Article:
Data infrastructure needs to be considered during the planning process to ensure students will have continued access to materials required for their coursework, and project design teams can recommend strategies to allow future upgrades without disrupting service.

Information Technology (IT) and associated AV devices are a significant line item in the construction budget for a new school of business, and planners need to balance today’s costs with tomorrow’s flexibility. Leaders should recognize that a technologically state-of-the-art building has associated soft costs as well, including additional IT staff to keep it running properly and train faculty and students in its use.

Social Spaces. Social spaces within an institution of business learning are vital to the development of the student body. This cannot be overstated. Examples of these room types are study rooms (aka breakout rooms), large atria, multi-purpose rooms, and many other types.

Study rooms are always an ‘if you build them, they will come’ scenario. You can rarely build too many of them. The breakout room sizes we are accustomed to seeing are between 4-6 people depending on the desires of the institution and, more particularly, the size of the standard group within the pedagogy model.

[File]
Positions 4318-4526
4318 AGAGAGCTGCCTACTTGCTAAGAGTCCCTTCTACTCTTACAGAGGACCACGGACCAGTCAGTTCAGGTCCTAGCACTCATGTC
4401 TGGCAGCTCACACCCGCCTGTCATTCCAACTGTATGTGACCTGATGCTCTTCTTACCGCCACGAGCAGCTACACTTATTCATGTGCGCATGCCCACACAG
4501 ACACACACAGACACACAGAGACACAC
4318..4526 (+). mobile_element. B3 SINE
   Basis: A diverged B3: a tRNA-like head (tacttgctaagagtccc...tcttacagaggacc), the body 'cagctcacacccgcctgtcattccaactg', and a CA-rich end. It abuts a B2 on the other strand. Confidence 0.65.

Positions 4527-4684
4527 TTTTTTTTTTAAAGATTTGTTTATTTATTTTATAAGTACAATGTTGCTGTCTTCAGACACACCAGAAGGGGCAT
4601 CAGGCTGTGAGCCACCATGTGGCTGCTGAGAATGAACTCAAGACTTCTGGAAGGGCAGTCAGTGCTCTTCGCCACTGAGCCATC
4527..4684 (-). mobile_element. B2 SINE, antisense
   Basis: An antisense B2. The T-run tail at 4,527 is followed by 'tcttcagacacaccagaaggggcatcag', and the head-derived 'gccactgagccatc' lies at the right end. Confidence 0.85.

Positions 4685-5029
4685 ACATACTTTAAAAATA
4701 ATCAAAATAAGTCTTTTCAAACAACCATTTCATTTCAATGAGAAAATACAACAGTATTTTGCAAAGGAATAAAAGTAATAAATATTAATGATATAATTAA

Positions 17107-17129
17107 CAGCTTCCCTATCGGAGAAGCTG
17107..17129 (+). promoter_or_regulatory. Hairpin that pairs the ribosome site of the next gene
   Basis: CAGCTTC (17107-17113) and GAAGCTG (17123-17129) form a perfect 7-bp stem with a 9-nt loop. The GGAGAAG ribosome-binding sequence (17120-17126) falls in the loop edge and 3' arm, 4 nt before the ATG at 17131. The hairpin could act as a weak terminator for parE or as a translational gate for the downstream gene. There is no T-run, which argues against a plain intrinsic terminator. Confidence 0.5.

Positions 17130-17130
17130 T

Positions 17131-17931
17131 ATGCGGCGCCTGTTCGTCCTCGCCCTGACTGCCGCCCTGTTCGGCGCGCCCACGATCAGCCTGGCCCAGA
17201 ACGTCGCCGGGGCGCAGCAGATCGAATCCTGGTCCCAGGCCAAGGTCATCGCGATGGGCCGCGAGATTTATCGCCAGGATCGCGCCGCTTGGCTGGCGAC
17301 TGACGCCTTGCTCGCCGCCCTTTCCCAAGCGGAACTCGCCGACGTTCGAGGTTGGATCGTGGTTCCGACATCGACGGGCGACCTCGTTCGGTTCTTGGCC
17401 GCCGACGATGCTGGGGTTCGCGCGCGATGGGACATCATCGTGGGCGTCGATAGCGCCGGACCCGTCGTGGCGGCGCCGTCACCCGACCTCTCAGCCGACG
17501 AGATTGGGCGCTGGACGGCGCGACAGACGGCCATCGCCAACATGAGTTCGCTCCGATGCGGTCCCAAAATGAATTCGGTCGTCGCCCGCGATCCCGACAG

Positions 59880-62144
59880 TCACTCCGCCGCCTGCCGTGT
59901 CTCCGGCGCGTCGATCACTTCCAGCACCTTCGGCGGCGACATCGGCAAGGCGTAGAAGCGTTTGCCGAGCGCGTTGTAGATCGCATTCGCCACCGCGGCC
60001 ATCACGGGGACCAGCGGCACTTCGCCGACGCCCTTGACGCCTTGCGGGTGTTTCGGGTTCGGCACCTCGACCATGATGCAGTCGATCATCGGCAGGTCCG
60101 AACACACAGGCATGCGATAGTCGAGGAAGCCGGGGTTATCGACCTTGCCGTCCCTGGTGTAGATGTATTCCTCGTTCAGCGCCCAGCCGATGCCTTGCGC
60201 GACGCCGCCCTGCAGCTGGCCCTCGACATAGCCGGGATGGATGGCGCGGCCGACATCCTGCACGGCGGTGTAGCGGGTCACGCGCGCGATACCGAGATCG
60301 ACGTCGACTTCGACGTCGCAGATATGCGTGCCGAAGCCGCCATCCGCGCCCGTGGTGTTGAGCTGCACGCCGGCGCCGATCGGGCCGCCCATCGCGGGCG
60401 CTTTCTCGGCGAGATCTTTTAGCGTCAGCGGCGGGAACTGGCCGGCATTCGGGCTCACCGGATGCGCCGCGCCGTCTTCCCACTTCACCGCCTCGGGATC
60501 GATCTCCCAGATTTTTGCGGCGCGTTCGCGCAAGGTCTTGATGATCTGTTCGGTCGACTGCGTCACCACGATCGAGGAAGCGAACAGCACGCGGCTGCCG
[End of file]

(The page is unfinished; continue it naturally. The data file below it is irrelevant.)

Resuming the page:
There also can be a need for, albeit fewer, rooms that can handle a size between 8-12, especially for smaller classroom sections that are more prevalent in graduate studies. As these classes typically meet less regularly the rooms can double as study rooms and conference rooms.

The beating heart of many modern schools of business is the commons. This is a space where students should congregate, along with faculty and visitors. The design of these spaces can be tricky—it wants to be both crossroads and living room. Too big and it feels cavernous, too small and it doesn’t feel like the place to be. See the photo to the side of the new perfectly proportioned atrium space at James Madison University.

Part III of the Series The Underlying Calculus of Exceptional Business School Design – The Cost will address the total budget as well as cost controls to ensure the goals are achieved while minimizing capital outlay.

Doug Neri, AIA, NCARB, is associate principal/director of education practice at GFF.  He can be reached at  Jon Rollins, AIA, NCARB, is Principal at GFF.  He can be reached at  Kevin Smith, AIA, is Partner with RAMSA and can be reached at